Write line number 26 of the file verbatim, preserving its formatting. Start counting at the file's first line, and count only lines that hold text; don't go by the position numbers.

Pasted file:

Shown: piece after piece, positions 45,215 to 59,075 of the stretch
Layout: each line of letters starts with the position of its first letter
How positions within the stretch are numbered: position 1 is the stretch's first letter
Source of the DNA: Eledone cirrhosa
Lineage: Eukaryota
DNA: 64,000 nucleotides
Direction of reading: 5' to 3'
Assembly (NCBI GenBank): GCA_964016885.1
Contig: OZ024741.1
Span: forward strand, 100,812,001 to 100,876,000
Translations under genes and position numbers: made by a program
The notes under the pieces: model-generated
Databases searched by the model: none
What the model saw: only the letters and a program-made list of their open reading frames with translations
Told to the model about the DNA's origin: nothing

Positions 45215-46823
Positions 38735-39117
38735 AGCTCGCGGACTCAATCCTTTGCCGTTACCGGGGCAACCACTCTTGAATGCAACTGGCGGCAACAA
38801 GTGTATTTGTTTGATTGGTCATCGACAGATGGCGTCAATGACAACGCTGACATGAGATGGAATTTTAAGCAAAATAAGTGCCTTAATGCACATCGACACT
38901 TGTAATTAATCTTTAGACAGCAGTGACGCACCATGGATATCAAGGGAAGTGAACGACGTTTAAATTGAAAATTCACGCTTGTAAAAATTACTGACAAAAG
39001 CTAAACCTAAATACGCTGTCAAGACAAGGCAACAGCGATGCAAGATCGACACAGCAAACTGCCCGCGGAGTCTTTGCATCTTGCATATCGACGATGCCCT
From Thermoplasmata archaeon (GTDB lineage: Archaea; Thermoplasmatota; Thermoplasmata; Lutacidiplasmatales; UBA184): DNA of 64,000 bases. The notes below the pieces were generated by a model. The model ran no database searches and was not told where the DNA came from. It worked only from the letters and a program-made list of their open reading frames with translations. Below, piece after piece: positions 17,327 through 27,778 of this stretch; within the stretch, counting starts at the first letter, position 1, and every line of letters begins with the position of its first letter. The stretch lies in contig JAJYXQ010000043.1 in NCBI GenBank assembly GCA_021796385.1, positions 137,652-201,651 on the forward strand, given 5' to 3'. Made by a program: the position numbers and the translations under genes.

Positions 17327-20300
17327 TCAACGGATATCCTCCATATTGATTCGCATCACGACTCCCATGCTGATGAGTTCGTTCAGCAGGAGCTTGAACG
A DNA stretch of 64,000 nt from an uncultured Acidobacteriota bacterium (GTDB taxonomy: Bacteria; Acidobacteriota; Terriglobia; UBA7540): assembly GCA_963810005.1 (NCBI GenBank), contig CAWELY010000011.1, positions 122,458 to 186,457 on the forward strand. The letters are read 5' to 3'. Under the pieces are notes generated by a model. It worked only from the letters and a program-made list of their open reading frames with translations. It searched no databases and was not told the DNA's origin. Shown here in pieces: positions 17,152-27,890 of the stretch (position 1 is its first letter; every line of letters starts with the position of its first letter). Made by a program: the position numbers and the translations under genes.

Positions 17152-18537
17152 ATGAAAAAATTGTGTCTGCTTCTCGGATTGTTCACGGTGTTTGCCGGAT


Positions 17152-18537